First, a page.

Features such as blind-spot monitoring, an 8.4-inch screen with navigation, and Apple CarPlay and Android Auto all come as standard for the entire range from the base Laredo trim to the top-tier Trackhawk trim, even including the new “Limited X” trim.

While the outdated V6 motor can be underwhelming, opting for the HEMI V8 power plant really wakes up the American midsize SUV, especially when on the trail or doing any form of towing. This doesn’t even include the bonkers 707-hp “Trackhawk” trim yet.

However, if you want the best mix of off-roading prowess and utilitarian capability without burning through your gas reserves (or your pocket), then consider getting the middle-of-the-road “Trailhawk” trim.

2016 Jeep Grand Cherokee

The 2016 Jeep Grand Cherokee is also a good choice for a 4th-gen model in that it allows you to take advantage of a good number of features and respectable reliability at more affordable prices.

After a series of problematic model years and recalls since 2011, the 2016 model put faith back in the 4th-gen Grand Cherokee by having significantly fewer complaints about common issues that plagued earlier models.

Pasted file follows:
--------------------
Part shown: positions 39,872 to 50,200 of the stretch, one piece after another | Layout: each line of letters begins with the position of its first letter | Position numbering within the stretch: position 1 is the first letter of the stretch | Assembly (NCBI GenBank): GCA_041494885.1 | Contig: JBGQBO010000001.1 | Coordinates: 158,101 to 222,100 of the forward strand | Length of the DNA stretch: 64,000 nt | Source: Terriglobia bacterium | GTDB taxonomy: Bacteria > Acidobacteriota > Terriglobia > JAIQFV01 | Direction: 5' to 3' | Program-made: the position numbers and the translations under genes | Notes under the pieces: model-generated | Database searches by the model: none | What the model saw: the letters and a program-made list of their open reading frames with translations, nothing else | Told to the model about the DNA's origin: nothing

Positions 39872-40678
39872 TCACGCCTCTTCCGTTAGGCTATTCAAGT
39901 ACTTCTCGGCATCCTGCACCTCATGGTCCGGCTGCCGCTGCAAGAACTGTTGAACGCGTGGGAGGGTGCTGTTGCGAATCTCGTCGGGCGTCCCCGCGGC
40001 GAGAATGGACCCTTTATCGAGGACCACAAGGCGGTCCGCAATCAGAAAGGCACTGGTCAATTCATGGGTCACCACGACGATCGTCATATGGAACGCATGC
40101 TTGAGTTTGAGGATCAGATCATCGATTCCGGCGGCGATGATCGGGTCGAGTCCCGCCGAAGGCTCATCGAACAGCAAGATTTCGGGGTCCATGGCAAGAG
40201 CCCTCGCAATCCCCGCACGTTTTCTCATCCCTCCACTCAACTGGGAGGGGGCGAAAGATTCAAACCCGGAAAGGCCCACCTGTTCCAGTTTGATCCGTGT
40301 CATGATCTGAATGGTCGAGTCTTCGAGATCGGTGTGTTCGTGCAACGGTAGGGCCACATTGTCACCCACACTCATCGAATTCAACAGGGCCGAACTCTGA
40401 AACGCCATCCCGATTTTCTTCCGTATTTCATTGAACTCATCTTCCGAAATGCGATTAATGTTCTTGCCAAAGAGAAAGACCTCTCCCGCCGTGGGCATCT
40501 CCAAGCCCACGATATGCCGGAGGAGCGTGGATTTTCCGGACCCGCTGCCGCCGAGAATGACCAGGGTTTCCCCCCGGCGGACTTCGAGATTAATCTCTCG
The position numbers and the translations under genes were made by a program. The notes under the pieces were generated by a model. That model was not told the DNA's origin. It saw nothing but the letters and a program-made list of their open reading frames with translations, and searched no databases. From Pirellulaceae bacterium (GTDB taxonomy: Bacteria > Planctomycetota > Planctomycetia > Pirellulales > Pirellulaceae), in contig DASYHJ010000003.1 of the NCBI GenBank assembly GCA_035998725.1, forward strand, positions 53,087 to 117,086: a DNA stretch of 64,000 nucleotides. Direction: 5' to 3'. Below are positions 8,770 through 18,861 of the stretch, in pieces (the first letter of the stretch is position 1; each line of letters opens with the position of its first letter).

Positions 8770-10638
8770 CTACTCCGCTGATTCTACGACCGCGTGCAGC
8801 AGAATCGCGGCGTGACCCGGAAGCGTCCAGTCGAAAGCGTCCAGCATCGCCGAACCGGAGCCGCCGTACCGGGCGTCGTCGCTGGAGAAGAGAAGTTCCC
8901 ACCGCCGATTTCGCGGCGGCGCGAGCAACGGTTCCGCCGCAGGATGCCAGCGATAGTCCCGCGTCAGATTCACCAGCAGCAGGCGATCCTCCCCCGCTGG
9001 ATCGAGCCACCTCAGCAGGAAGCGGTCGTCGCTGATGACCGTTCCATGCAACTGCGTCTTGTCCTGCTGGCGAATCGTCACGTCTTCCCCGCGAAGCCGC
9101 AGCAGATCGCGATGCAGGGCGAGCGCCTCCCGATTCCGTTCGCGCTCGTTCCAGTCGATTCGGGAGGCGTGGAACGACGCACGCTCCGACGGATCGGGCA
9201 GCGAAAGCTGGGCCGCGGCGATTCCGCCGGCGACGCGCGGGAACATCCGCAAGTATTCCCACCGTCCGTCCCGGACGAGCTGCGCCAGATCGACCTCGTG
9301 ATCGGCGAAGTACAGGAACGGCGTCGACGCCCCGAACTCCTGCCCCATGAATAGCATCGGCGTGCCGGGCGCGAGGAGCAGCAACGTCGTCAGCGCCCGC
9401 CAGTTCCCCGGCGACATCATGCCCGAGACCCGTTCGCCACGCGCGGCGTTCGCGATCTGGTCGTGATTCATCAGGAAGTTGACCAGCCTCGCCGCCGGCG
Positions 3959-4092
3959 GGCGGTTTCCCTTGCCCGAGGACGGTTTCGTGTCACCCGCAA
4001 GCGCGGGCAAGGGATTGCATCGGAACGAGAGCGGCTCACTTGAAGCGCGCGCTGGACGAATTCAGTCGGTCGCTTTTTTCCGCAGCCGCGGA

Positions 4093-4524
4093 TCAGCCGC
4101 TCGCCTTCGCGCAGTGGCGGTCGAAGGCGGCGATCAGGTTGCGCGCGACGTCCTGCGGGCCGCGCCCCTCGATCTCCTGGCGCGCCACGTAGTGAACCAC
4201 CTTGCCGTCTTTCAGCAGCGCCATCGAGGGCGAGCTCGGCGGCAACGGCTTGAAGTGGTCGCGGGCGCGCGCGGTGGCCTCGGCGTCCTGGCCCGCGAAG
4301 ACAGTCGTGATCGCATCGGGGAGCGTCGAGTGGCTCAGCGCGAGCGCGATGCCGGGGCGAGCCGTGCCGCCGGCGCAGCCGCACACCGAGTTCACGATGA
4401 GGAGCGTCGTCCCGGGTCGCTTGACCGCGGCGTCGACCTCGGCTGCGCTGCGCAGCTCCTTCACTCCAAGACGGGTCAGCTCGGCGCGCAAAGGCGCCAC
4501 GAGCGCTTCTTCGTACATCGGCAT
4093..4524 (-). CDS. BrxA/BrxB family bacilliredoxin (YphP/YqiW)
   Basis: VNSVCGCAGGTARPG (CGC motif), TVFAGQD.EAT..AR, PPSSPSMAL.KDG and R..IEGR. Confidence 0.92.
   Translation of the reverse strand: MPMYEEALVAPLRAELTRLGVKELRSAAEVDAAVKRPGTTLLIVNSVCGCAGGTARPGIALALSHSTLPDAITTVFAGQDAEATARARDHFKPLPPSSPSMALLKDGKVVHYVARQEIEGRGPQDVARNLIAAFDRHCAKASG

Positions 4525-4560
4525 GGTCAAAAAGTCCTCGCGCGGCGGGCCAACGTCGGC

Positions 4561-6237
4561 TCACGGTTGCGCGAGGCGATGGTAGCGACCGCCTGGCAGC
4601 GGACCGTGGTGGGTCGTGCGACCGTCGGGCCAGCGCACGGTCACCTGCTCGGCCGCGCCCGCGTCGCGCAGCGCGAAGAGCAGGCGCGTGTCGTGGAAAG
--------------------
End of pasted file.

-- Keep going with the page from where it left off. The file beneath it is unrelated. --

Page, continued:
Consumer ratings are also looking pretty good for the 2016 model to this day, such as 4.3/5 on KBB, 4.1/5 on Edmunds, and 83/100 on J.D. Power, which is quite impressive considering it only received minor updates from the previous year.

Such updates include engine tweaks for the 3.6-liter V6 option, which led to slightly better performance and fuel economy, an updated shift lever, electric power steering, and weight-saving aluminum suspension parts.

Aside from its gas-powered V6 and V8 power plants, this model year also comes with a 3-liter V6 turbo diesel option for the US market, which can get fuel mileages of up to 30 mpg on the highway.

2009/2010 Jeep Grand Cherokee

20092010 Jeep Grand Cherokee